The mandate of the Planning Board is related to the collaborative management of water flows from the principal reservoirs for the purpose of reducing the impacts of flooding and droughts in the watershed. Therefore, it is essential to have a good understanding of flooding and droughts in the basin.
Why can Flooding Occur?
During the Canadian winter, most precipitation is stored as snow or ice on the ground. During the spring melt, large quantities of water are released. This water can combine with rainfall, which typically leads to increased spring flows. This is called freshet.
In spring, the soil is saturated and still partly frozen. When the snow rapidly melts, there is little opportunity for the water to be absorbed. A large portion of the water contained in the snow ends as runoff. Sometimes, rainfall occurs at the same time as the snowmelt. Combined, the water runs off on the ground surface to low-lying areas and streams.
Runoff in the Ottawa River basin, a land area twice the size of New Brunswick, eventually drains to the river. When rain falls on the watershed during the freshet, a significant portion of that rainwater drains into the river itself. For example, if 50 mm of rainfall were to be received over much of the watershed, the bulk of this rainfall would runoff to the Ottawa River. This runoff from the rainfall would represent an extra volume of 3,650 million cubic metres of water. That extra water added to the Ottawa River would be more water than 1,000,000 filled Olympic-sized swimming pools.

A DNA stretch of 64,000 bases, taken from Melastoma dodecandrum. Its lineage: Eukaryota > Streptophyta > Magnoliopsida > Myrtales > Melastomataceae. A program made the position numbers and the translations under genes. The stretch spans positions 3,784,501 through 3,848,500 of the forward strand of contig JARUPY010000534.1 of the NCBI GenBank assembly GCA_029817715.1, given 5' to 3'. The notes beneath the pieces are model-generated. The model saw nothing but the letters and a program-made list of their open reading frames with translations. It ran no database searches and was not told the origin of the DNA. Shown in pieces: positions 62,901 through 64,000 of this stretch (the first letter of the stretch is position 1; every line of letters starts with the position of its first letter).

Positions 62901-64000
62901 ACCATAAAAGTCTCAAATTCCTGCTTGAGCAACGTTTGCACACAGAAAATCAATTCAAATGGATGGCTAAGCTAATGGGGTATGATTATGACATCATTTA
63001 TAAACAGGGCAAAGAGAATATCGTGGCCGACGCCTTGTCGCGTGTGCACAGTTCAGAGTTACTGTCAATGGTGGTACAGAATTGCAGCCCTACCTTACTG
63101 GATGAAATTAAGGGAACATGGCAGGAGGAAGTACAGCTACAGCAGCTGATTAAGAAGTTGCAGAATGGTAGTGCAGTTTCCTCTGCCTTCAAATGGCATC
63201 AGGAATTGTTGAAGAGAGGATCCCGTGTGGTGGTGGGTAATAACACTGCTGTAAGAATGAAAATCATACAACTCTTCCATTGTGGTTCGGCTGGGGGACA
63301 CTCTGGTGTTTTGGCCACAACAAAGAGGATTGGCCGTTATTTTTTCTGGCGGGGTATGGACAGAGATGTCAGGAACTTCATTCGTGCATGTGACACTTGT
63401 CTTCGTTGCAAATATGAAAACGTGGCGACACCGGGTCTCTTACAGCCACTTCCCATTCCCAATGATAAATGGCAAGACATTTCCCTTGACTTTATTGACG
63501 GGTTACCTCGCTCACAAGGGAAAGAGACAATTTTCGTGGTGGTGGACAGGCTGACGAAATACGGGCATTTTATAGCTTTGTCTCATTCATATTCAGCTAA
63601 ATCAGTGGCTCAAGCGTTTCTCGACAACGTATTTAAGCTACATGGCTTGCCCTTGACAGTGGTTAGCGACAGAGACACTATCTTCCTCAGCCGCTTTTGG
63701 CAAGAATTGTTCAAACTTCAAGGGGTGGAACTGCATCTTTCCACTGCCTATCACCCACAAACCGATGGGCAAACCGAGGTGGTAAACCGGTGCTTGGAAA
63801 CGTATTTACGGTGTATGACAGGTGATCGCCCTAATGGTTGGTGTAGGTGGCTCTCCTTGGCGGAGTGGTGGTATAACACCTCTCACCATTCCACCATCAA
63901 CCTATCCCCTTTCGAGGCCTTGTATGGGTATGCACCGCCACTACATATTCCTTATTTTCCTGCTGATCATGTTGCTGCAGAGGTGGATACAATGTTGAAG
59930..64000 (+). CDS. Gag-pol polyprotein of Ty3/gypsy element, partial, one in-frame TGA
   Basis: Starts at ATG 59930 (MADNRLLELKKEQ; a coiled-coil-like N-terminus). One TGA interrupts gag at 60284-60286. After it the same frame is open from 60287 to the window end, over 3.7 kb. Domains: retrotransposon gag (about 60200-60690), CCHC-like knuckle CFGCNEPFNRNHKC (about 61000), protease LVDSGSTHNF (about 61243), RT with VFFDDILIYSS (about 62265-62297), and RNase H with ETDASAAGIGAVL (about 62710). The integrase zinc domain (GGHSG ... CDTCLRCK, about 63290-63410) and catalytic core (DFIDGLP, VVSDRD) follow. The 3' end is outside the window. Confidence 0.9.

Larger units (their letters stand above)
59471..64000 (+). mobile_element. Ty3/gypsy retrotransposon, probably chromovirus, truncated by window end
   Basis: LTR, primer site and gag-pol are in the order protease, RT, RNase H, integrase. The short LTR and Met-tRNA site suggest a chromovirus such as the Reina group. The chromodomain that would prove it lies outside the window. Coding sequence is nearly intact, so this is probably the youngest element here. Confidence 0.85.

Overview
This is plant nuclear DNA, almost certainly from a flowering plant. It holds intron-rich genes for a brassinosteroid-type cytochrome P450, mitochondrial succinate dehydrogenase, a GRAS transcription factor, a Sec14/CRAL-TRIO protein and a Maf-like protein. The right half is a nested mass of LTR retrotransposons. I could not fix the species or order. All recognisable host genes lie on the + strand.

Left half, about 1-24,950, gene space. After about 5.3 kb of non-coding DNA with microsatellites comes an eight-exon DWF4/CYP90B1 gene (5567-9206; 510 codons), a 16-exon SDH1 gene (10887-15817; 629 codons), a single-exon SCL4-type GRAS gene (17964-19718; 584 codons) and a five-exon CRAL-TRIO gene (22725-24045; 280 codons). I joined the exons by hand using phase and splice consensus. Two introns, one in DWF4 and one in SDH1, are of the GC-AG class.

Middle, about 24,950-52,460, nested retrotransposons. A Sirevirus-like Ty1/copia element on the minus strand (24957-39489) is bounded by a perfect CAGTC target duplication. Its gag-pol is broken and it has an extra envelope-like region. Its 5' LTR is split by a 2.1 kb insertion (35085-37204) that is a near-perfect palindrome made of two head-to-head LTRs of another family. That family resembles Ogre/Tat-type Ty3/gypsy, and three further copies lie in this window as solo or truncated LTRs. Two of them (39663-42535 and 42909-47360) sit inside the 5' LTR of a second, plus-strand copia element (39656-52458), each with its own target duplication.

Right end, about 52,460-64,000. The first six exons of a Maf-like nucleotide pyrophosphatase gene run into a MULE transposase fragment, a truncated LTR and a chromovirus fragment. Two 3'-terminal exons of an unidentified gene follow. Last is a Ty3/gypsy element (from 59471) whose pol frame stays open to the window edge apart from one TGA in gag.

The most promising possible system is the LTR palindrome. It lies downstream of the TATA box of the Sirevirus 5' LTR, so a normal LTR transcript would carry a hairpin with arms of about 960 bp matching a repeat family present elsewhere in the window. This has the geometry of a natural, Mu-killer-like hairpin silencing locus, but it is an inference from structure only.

Flooding occurs when the volume of water flowing in a river or stream exceeds the capacity of the channel. Snowmelt runoff floods are the most common type of flooding in Canada. Click here for more information about snowmelt runoff.
Flooding can occur on the main stem of the Ottawa River under two circumstances.
- In 40% of the watershed that drains to principal reservoirs, the spring runoff is more than the principal reservoirs can retain:
- Water from approximately 40% of the watershed total area drains into principal reservoirs as shown in the figure below.
- Each year, the principal reservoirs are emptied over the course of winter. They are then filled during the spring period over several weeks and sometimes months.
- Once they are full and have run out of storage space, principal reservoirs must pass the inflows they receive to downstream areas, which can cause flooding.
- In the remaining 60% of the watershed, there is significant spring runoff, as there are no reservoirs to contain and help manage spring runoff in this part of the watershed:
- Water from approximately 60% of the watershed total area drains directly into the Ottawa River and its tributaries as shown in the figure below.